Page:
By Nathan Ham
The High Country Audubon Society will officially break ground on a new bird-feeding garden at Hardin Park School at 3:30 p.m. Thursday afternoon.
Watauga Schools Superintendent, Dr. Scott Elliott, Hardin Park School Principal Mary Smalling, Rep. Jonathan Jordan and Audubon NC’s Director of Conservation, Curtis Smalling, will all be speaking during the event.
Hardin Park School students, Appalachian State University botany students and High Country Audubon Society volunteers will be planting 20 native plant species in the garden. Some of those plants include berry-producing plants, such as serviceberry, blueberry, viburnum and holly, plants to attract hummingbirds including columbine, bee balm, butterfly milkweed and Virginia sweetspire, and perennials that attract pollinators and provide seeds for the birds (black-eyed Susan, purple coneflower, golden aster, goldenrod and ironweed).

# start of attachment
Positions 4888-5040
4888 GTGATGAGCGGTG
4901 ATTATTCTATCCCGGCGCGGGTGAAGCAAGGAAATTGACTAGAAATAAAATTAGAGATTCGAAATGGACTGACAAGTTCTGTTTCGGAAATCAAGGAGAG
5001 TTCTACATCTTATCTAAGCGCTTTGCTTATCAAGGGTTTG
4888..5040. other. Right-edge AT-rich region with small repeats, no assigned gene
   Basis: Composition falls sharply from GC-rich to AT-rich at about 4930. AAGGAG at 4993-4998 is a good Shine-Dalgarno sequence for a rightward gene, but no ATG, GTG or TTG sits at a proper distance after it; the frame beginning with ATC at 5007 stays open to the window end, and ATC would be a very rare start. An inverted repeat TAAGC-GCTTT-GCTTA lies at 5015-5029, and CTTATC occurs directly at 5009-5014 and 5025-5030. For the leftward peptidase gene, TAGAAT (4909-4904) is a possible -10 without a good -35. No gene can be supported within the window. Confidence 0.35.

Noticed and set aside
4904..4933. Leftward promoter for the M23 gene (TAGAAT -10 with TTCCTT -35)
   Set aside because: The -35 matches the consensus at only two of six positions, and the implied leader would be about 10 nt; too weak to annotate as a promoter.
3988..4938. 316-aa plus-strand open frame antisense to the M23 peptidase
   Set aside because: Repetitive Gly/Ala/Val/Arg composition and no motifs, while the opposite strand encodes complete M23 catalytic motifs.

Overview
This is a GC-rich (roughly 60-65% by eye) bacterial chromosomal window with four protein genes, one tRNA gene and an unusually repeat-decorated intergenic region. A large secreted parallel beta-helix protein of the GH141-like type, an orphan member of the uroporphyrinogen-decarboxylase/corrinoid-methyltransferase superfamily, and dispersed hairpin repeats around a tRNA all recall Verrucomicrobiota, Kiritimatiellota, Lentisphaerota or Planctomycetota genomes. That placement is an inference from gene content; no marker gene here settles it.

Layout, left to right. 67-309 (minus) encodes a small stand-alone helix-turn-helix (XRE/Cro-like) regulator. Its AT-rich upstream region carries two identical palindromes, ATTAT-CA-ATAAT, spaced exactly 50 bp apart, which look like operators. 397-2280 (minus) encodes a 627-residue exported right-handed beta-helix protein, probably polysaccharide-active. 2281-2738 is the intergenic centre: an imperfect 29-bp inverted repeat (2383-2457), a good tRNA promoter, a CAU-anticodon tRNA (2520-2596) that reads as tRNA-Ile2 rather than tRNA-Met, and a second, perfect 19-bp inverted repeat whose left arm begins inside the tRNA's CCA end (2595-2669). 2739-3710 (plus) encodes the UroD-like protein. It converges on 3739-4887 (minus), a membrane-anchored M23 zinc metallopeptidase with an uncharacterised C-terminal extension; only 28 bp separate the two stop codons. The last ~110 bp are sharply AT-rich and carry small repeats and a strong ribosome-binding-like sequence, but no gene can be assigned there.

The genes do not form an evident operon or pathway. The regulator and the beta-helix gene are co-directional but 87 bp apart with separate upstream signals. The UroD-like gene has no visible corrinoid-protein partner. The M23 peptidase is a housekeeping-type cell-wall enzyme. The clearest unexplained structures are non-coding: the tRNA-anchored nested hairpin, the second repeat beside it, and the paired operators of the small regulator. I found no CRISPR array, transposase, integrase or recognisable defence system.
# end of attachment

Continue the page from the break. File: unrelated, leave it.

“Birds are counting on lots of great food for energy and to help them raise chicks this spring,” said Curtis Smalling, director of conservation for Audubon North Carolina. “By adding native plants to one’s yard, balcony, or local park, anyone can attract more birds and give them the best chance of survival in the face of a changing climate and development.”
The High Country Audubon Society will work with Hardin Park School faculty to develop a curriculum for the bird garden. Students will observe pollinators and birds in the garden using binoculars from benches placed beneath windows. Older students at the school will conduct research projects in the garden.
This project is supported by the National Audubon Society’s Coleman and Susan Burke Center for Native Plants and the B. W. Wells Grant of the NC Native Plant Society.